I can’t prove it’s true, but I choose to believe people treat
me the way I’ve taught them to treat me. This creates a big responsibility
for me. It means that if I don’t like the way someone is treating me, I can
alter their behavior by first changing my own. I can have a positive influence
on the situation. Since I have, by my behavior, taught them to treat me
the way they are treating me, I can often, by changing my behavior, teach
them to treat me differently. If I want them to change, I must change
first. It is a basic psychological teaching that if we want to change the
way we feel, we must first change the way we act.
If you remember only the title of this book, you will have
come a long way, a longer way than many people in our society, in maintaining
your serenity and peace of mind.
In 1990 I gave Max a written Declaration of Emotional Independence.
It stated that she was no longer responsible for my feelings and I was no
longer responsible for hers. My anger and all my feelings, I admitted, came
from me, not from her. From that point on, I could no longer say, “You made
me angry.” I could only say, “I chose to get angry when you did what you
All of this is what makes “victimhood” so popular. As victims,
we aren’t responsible for our lives. We blame someone else. However, this
statement is true for me, and it’s true for every one else: My life is my
responsibility. The circumstances of my life don’t determine the quality
of my life; the quality of my life is determined by my reaction to circumstances.
As we grow in the program, we realize that assigning blame
is not only a waste of time, it is a serious impediment to emotional independence
and peace of mind. It really doesn’t matter who is to blame. That’s not the
important question. The important question is who will be the first to take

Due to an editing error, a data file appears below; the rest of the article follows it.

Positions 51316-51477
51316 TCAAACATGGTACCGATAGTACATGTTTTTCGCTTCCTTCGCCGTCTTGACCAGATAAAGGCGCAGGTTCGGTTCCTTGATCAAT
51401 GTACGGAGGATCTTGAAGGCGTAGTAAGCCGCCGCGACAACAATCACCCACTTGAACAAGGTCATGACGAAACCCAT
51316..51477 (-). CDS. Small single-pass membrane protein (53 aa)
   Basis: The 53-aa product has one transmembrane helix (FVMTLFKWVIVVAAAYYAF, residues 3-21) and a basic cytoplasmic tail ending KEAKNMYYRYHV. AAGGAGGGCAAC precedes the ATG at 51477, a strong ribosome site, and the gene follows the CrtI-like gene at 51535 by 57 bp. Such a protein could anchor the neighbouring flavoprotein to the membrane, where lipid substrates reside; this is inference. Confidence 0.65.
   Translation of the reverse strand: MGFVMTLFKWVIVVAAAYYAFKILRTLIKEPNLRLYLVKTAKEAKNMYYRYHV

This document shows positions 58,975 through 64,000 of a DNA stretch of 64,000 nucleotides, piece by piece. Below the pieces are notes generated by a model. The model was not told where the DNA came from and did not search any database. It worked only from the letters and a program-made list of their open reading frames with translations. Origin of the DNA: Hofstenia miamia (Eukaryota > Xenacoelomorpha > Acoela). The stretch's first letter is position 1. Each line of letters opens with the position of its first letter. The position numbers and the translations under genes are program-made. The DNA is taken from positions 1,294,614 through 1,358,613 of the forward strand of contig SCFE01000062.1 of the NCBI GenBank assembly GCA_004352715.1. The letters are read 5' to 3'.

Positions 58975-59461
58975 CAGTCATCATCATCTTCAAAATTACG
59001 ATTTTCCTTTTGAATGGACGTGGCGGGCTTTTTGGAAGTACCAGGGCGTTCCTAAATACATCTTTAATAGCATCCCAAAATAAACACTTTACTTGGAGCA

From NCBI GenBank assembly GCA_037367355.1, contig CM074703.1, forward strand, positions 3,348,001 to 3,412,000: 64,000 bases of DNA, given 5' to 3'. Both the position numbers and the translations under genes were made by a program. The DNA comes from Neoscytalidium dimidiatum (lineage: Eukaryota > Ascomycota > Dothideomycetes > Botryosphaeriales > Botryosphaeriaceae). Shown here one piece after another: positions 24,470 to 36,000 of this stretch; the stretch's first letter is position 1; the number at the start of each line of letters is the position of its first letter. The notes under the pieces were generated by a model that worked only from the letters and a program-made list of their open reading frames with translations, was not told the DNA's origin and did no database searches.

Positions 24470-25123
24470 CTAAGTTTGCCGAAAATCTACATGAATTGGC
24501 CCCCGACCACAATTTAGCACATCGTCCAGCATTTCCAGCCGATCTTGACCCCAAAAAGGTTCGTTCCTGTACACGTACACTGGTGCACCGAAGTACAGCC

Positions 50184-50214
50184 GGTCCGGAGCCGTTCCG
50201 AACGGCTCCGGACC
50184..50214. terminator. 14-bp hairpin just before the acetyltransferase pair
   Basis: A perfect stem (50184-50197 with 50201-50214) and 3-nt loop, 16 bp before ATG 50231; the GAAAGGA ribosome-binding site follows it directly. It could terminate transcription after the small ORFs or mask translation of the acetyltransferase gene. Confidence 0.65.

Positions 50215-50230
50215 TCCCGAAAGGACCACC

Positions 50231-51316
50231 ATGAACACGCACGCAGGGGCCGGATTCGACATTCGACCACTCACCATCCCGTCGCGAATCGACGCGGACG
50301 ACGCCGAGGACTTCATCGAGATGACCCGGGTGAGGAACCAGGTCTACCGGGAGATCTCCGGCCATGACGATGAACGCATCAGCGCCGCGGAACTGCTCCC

a leadership role in recovery? Who will be the first to surrender, to call
a truce, to bring joy and love back into the relationship?
Instead of competing to see who will win the argument, let the spirit of
competition determine who will be the first to give in, the first to accept
the fact of the situation and change it. In a very important sense, the
first to surrender wins.
Our emotional distress often arises from our expectations
of others—either expecting too much and not getting it, or expecting too
little and getting it.
And one more time I realize that if I want to change my feelings,
I must first change my actions and my thinking—mine, not theirs. I cannot
let their behavior be more important to me than my emotional sobriety, my
serenity. No matter how much I love them, no matter how much I care about
them, no matter how important their welfare is to me, I must watch my priorities.
I must value my serenity ahead of their behavior.
In an attempt to improve my communication with my Higher
Power, I’ve recently been modifying the Serenity Prayer. I say, God,
grant me the serenity to calmly accept the things I cannot change, the courage
to change my attitude, and the wisdom to enjoy life’s journey.